A brain scanner can predict your intelligence

in #steemstem2 years ago

Until now, the IQ was the most common and widespread system to assess the intelligence of a person. This series of tests have divided the scientific community among those who thought that the human brain is too complex to measure intelligence as a value and who consider that this system is useful for specific cases such as the prediction of academic performance. A new study could change this and provide us with a more reliable system.

The team of Caltech researchers, the Cedars-Sinai Medical Center and the University of Salerno has developed a new device capable of 'measuring' the intelligence of a person by viewing the images of a functional magnetic resonance imaging (fMRI) of his brain activity at rest. Based on changes in blood flow in certain areas of the brain, it is possible to deduce patterns of brain activity without having to perform any kind of mathematical problem, language test or riddle.

"People can lie on the scanner doing nothing while we use brain activity pattern data to predict their intelligence," says Ralph Adolphs, PhD in psychology, neuroscience and biology and study leader. To test their automatic learning algorithm, we used the information collected in the Human Connectome Project (HCP), which seeks to improve the understanding of connections in the human brain. Adolphs and his team collected the brain scans and IQ scores of 900 individuals who had participated in the HCP.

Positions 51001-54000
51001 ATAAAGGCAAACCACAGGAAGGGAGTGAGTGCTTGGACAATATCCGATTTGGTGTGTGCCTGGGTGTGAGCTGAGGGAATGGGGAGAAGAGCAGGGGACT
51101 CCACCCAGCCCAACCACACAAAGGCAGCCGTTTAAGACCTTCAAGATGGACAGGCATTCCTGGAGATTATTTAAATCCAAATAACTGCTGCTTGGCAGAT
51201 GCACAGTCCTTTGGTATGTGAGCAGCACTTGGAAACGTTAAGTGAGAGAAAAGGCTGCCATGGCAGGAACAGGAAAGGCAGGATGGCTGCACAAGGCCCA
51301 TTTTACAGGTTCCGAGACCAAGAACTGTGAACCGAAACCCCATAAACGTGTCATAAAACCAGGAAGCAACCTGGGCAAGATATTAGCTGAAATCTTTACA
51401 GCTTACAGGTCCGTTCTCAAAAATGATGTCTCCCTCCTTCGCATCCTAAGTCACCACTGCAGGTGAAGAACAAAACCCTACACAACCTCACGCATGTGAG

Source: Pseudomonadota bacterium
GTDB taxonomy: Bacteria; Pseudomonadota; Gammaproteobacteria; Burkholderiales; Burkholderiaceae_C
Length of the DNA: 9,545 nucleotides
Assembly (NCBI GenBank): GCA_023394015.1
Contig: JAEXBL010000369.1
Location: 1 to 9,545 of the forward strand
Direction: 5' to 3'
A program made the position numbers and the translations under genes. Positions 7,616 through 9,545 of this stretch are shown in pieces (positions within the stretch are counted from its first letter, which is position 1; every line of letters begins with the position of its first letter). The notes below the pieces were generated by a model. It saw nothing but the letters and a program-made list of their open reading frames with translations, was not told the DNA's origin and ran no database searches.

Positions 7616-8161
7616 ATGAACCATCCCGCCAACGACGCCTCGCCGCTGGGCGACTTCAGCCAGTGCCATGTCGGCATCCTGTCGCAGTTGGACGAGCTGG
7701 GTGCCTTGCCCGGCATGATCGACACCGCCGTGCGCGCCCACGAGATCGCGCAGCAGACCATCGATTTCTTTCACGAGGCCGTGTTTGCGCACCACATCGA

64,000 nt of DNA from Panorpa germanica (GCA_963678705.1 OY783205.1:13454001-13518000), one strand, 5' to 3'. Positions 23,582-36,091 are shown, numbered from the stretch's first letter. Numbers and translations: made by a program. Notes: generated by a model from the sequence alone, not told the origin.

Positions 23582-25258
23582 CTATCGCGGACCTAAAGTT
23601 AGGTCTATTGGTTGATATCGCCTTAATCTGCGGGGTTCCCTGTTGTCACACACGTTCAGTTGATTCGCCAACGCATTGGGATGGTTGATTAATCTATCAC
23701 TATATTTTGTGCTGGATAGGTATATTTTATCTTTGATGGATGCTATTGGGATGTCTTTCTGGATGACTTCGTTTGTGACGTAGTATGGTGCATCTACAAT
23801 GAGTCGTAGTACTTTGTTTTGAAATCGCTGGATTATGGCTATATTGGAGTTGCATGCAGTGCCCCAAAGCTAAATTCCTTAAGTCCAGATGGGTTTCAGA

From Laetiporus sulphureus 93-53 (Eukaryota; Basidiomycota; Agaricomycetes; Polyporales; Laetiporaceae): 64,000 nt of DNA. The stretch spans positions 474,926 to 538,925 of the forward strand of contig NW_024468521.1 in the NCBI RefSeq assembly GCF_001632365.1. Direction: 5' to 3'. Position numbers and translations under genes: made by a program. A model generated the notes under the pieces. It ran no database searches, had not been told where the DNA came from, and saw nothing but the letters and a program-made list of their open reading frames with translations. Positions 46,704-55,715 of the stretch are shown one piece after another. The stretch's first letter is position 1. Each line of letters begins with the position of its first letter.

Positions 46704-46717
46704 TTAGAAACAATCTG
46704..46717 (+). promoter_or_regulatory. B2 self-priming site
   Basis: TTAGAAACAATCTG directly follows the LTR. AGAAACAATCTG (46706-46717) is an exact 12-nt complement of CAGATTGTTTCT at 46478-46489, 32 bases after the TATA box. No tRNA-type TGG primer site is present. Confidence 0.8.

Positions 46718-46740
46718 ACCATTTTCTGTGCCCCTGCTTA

The results of the investigation

After processing the data, the team's algorithm was able to predict the intelligence of a statistically significant number of the 900 subjects chosen. Despite the first positive results, Julien Dubois, participant in the research, points out that the scanner performs 'a rough and noisy measurement of what really happens in the brain and a lot of useful information is discarded'. According to Dubois, the information collected only allows us to measure 20% of the variation in the intelligence of the subjects, so that we are still far from reaching the results of other systems such as the Wechsler Adult Intelligence Scale.

The study is part of an attempt to design a diagnostic machine that can provide much information from a person's mind through a brain scan. Adolphs and his colleagues say that they would like to see the day when an MRI can be used to diagnose certain conditions such as autism, schizophrenia or anxiety as they are normally used to find tumors, aneurysms or kidney problems.

Intelligence was chosen as one of the first test fields for technology because it is very stable over time. The IQ of a person does not usually vary much in periods of weeks, months or years. Researchers have also conducted a parallel study using the same method and approach but with the intention of predicting the personality of a subject through an MRI. This has been even harder to achieve than predicting intelligence.

The team of Adolphs and Dubois continues to work together with researchers from other fields to achieve their objectives. "Functional magnetic resonance imaging has not fulfilled its promise as a diagnostic tool, but we and many others are working to change that," says Dubois. "The possibility that large databases are used by scientists around the world is making it possible."


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